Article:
It is important to manage investors’ expectations, and preparation is key. Your business model should dissect the market in-depth and keep communication open at all stages. Every business, no matter who runs it or who invests in it, faces ongoing change. The only constant is change.
Investors don’t learn to sidestep risk, they learn to accommodate it.
Knowing how to communicate effectively is a superpower in the world of growing businesses. Newns thinks investor engagement is key to company growth.
“Look at how Facebook’s first external investor, Peter Thiel, kept his investment for eight years and still has a seat on the board today. But the significance of this investor dialogue needn’t mean formality. I’m a great believer in informal conversations rather than official board meetings. After all, we’re all on the same growth mission,” he says.
Of course, you could just report on KPIs and development and leave it at that. However, early backers can be a strong asset, particularly in the beginning. Business leaders can rely on them when it counts, encouraging engagement and inclusion.
Naureen Zahid, Director of Investor Relations at OpenOcean, offers advice to those seeking VC investment.
“Those that seek VC investment from like-minded firms will find it easier to keep VC investors engaged by accessing their domain expertise to build a realistic and growth-oriented roadmap. To thrive in a turbulent market, it’s vital to leverage the fundamental and technical knowledge that specialist VC Managers possess. Namely, their deep understanding and long-standing track records in their target markets, verticals, and products,” she says.
While Fredrik Lindros, CEO of Speqta, goes on to say that clarity is key to investment.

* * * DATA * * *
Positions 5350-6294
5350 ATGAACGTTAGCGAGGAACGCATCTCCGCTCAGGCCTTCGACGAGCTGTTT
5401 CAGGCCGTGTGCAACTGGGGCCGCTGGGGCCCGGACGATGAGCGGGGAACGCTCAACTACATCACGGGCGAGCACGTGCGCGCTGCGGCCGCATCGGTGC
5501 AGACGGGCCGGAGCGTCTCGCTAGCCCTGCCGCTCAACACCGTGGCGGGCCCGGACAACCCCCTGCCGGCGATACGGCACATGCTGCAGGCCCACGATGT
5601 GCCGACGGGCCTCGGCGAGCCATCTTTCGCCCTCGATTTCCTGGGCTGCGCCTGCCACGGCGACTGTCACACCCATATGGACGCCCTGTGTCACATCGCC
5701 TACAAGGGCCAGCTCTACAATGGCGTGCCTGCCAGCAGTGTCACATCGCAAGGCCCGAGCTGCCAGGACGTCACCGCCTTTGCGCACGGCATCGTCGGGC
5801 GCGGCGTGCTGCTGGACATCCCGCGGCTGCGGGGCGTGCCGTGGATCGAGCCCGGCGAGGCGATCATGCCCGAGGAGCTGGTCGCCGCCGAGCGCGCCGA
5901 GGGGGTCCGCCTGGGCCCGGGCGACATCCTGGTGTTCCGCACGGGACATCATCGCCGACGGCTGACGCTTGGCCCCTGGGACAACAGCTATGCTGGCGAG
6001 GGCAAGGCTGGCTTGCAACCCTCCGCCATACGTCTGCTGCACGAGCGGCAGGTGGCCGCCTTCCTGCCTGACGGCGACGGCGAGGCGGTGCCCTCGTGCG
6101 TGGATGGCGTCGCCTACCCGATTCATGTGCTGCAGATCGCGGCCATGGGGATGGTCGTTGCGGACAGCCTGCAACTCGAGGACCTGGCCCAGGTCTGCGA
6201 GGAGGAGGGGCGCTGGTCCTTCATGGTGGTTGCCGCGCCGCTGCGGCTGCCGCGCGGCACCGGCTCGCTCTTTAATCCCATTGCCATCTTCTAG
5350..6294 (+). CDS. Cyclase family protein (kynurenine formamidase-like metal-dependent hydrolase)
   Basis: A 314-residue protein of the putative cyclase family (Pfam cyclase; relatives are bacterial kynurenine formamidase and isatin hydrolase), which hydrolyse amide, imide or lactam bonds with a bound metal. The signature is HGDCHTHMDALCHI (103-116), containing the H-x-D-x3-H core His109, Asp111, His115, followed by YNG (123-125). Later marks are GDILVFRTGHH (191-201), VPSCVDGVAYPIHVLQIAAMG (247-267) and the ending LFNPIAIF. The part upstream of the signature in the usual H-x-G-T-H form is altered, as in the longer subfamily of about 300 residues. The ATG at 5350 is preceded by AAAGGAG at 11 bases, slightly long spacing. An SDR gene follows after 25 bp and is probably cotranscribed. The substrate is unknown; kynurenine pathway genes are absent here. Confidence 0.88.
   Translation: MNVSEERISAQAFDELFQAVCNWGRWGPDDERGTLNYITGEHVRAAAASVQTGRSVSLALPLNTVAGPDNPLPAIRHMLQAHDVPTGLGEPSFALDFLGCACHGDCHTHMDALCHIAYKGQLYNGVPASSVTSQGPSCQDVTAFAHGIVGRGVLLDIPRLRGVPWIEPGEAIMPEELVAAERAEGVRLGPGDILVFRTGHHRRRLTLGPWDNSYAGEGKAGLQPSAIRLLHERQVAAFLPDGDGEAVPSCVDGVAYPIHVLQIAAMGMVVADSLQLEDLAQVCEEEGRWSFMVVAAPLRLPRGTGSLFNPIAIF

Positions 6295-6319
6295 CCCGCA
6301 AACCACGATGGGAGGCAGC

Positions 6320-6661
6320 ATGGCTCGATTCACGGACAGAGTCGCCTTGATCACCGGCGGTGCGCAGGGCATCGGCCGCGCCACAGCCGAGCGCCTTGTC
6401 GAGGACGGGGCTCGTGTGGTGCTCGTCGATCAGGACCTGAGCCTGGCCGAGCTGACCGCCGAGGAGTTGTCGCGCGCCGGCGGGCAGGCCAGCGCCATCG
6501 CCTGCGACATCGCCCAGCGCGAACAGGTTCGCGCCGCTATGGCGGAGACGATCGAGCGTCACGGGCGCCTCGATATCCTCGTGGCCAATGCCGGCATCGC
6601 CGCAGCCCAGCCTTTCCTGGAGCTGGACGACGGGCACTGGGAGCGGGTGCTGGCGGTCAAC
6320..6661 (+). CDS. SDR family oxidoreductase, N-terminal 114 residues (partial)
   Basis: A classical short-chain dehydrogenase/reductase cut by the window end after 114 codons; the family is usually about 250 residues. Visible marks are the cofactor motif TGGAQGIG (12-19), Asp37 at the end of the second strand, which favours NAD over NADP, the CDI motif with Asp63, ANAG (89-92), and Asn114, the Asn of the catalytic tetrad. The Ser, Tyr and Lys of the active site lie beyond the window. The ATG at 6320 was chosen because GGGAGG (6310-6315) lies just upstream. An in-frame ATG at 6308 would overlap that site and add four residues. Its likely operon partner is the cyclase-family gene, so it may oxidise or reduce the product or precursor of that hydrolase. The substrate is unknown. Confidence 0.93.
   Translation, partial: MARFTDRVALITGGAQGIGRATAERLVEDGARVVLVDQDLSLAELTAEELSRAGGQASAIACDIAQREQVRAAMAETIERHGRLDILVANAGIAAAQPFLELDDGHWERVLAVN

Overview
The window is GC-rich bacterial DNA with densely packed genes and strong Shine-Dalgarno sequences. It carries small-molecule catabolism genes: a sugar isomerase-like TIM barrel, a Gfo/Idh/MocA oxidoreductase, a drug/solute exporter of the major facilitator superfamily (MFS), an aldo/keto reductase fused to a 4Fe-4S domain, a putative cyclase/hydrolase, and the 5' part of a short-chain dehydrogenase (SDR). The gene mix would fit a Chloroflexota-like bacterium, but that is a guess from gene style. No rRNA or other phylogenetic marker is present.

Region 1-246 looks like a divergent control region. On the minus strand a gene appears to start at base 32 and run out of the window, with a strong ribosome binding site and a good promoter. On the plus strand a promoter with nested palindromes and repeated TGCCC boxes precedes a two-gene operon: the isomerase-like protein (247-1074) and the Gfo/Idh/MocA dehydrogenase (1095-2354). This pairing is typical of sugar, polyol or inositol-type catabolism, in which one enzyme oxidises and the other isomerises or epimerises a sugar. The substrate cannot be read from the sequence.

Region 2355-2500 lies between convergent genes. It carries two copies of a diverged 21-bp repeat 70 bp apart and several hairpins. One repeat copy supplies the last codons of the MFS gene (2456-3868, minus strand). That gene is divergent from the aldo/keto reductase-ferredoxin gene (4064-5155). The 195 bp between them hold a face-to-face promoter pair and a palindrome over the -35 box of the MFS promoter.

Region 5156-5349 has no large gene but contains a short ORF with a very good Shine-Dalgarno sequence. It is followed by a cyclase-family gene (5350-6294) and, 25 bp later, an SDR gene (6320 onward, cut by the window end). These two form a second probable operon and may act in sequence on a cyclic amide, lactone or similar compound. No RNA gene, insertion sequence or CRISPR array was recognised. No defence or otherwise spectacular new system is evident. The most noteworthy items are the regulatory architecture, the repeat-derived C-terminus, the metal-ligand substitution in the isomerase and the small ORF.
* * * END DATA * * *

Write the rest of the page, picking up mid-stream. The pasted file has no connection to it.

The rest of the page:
“Build an easy-to-understand investor narrative and proposition for your business. You want, as an investor, to know and understand what you are putting your money into. A scattered unclear business model and focus make the investors doubt,” he says.
More than money
Investing is not just writing a cheque.
Gareth Jefferies, Partner at RTP Global, outlines that founders need to be direct about what they want from an investor.
“VC brands aren’t as valuable in attracting fair-weather capital as they used to be. So founders should focus less on who is investing, and more on what value the investor will bring to their business. What is valuable will depend on the company. Some will need support with talent or their business development strategy, whereas others might want access to the VC’s network. When pursuing investment, founders must shop around for the right partnership that will provide the support they need,” he says.
Some investors are methodical, others are cautious savers, while others are individualistic. There are numerous other varieties, but engagement matters to most investors.
Lynn reminds us that investors aren’t just the people with the money.
“They tend to be people with experience and knowledge and a resource to lean on for help. It’s only natural that your business will need assistance every now and then and you’d be surprised at how happy they will be to lend a hand when you need it,” she adds.
Look towards 2024 for more
The Bank rate, which is now at 4.5%, is expected to increase by at least one more percentage point before declining again. The economy is predicted to perform little for the remainder of this year, even if the UK manages to escape a technically defined recession.
Zahid is optimistic about the future. “As we begin to look towards 2024 and the future of investor relations, I predict strong performance from VC funds and start-ups that seek investors with similar values of transparency and technical expertise, and similar risk-reward appetites.”
The OECD predicts that inflation, currently standing at 8.7%, will slow following the decline in energy prices and move down close to the 2% target by the end of 2024.
“In particular, organisations that put data-driven and data-backed processes front and centre of their investment strategies will inevitably attract investors with confidence as their capital will be put to work by safe and well-researched hands.
“This alignment will make it easier to establish trust in the working relationship. For VCs, this means the opportunity to effectively scale that capital, and for LP portfolios – to be rewarded with what we call ‘alpha’ – or excess returns,” says Zahid.
The British Chambers of Commerce forecasts the economy will not return to growth until Q4 2023, and even then the recovery will be weak, as business investment remains subdued. Forecasts point to a 3% contraction in 2023, and then an increase of 1.4% in 2024. A cause for cautious celebration maybe, but even more reason to ensure businesses attract the correct investor and get investment strategies crystal clear.